History is something we all learn in school. We read books, watch movies and we are taught about world events that occurred before our time.
Then, there is our personal history — the stories that are told within our families of where we came from and what we can expect to be passed down in our DNA.
What we don’t hear much — the combination of both, world events and personal history.
There were hundreds of everyday families who lived their lives during the historic 1940s. World War II was in full swing, and while we heard about the soldiers on the front lines, you rarely heard about those helping support those on the front lines.
Marsha Kennedy has been working on changing that. Her parents were young and in the prime of their lives. They documented it well with writings, mementos and photographs that were kept in the family all these years.
Kennedy decided to write a book, “Sue and Marston: A Joplin Couple in World War II,” putting all of those personal pieces of history in one place for herself, her family and those interested in what everyday America was like for some during those times.
“The book is a glimpse into my parents’ world of the 1940s, which is vastly different from ours,” Kennedy said. “They represent the millions of Americans who quietly did their part to support those who risked their lives on the front lines and to support the efforts of the Allied Forces around the world to preserve our freedoms.”
Kennedy’s parents were teenagers when World War II started and lived in Joplin, Missouri.
Her father, Leslie Marston Grider, was taken into the Ordnance Corp (then the Ordnance Department) of the U.S. Army, fixing vehicles and other machinery to keep those on the front lines safe. Grider spent most of his time in Paris, France during the war.
Her mother, Ursula “Sue” Adele Johnson, became a telephone operator working to keep the soldiers in contact with their families while they were overseas.
I asked Kennedy what she expects people to learn from this book.
“I think people will have a greater understanding of what the average person did,” she said. “For the fellows, it was someone not on the front lines in combat, but a very necessary back-up group that could keep the guys on the front lines supplied. My mom kept so many people connected. It’s a peek into some average American’s lives.”
Kennedy was able to sit down with her dad in recent years, talking and compiling information. Facts, photos and all the details that come with that were important for Kennedy. Wanting to keep as much information as accurate as possible while creating stories out of them.
“My dad loved photography,” said Kennedy. “My mom was a historian at heart because she documented and kept everything.”
Kennedy has been interested in history and genealogy since she was a teenager.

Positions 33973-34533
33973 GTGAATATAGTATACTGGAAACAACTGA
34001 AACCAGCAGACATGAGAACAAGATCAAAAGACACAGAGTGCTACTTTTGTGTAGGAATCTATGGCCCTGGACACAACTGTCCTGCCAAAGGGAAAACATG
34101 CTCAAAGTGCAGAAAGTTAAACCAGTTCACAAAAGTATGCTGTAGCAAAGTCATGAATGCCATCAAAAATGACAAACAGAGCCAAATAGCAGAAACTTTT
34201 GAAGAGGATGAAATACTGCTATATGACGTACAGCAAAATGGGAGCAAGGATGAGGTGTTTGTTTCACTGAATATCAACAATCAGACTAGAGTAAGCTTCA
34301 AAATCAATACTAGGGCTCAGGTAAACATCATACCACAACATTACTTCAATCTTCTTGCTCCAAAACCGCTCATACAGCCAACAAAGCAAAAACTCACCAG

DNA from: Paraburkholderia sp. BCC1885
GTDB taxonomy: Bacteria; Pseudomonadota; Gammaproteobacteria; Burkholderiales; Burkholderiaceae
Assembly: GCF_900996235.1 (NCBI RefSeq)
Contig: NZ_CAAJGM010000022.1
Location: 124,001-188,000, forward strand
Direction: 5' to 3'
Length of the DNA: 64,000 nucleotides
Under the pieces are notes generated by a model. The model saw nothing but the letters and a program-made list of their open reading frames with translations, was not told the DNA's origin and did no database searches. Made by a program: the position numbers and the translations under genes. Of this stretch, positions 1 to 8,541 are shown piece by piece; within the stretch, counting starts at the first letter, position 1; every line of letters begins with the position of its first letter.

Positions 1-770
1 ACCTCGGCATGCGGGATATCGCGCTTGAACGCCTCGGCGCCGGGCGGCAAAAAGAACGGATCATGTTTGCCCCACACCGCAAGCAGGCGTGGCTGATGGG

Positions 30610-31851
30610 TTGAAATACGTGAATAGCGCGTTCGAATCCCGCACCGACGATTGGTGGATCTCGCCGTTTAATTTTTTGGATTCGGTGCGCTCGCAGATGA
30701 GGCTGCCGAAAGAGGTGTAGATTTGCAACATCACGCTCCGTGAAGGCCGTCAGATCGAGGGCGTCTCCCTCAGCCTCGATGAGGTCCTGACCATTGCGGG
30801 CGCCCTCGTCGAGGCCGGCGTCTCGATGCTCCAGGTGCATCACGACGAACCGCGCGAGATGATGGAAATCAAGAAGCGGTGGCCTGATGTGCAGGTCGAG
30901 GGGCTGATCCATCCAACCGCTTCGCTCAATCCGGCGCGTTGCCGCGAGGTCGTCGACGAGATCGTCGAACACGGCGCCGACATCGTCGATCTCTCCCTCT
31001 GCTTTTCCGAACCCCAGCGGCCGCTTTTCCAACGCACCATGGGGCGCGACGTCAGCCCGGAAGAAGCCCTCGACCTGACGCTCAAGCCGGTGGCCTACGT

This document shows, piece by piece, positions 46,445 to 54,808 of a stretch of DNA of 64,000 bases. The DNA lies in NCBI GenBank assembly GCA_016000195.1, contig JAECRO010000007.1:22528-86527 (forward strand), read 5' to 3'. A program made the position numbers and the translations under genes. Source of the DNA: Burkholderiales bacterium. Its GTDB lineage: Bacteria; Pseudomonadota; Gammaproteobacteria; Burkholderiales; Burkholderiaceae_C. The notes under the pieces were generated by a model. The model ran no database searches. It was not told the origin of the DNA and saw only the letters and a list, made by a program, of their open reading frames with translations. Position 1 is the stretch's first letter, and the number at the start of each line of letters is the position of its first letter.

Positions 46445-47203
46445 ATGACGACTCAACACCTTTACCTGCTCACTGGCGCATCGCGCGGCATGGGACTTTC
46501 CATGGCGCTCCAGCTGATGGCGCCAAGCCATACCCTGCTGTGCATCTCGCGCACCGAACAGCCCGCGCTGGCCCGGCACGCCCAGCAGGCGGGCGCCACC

“It’s been a life-long pursuit, and I think it’s fascinating,” confessed Kennedy. “Looking into the past, it’s made me very grateful for what I have. The changes that have happened from the past until now have been so vast.”
Kennedy has been a part of the Genealogy Cafe at the Idyllwild Library that meets once a month (currently on hold due to COVID-19), giving her the opportunity to share and learn with the group.
Carrying down the family legacy of writing the stories of the previous generations, Kennedy has chosen to continue this tradition stating, “My grandfather composed poems when he was a young man. My father has written not only his own WWII story but wrote the life story of his parents and grandparents.”
Putting all of that information together allows that history you learn in a textbook to become humanized.
“My next goal is to write stories about the various couples I’ve found in my genealogy,” said Kennedy. “I’ve traced back to the 1600s, so far.”
It takes time to research history and genealogy. Kennedy has been working on it for over a year, but she had a big head start with her family’s information, making the process easier.
“If people are interested in it, I say just do it,” Kennedy said. “I think at the very least, the story I put together will be good for my grandchildren to have. They will know a little bit more about the generations before them.”
Kennedy’s mother passed away years ago. In an interesting twist, Kennedy learned first-hand how fleeting time is and how important it is to make the time when something is important to you.
Kennedy’s father was recently diagnosed with COVID-19.
She came home just hours before our phone interview after being with him. Grider passed away on Sunday morning at the age of 95, less than 24 hours after we spoke about her memories and treasures she holds so dear.
The book that carries her parents’ legacy into the future is now in loving memory of them both.
“Sue and Marston: A Joplin Couple in World War II” will be published by mid to late June.
“I want to donate some of the books to the historical society back in Joplin and to the Idyllwild Library for their genealogy section,” Kennedy said.
Talk to those generations that don’t willingly offer information for answers you seek. Our future is only as good as the history we learn.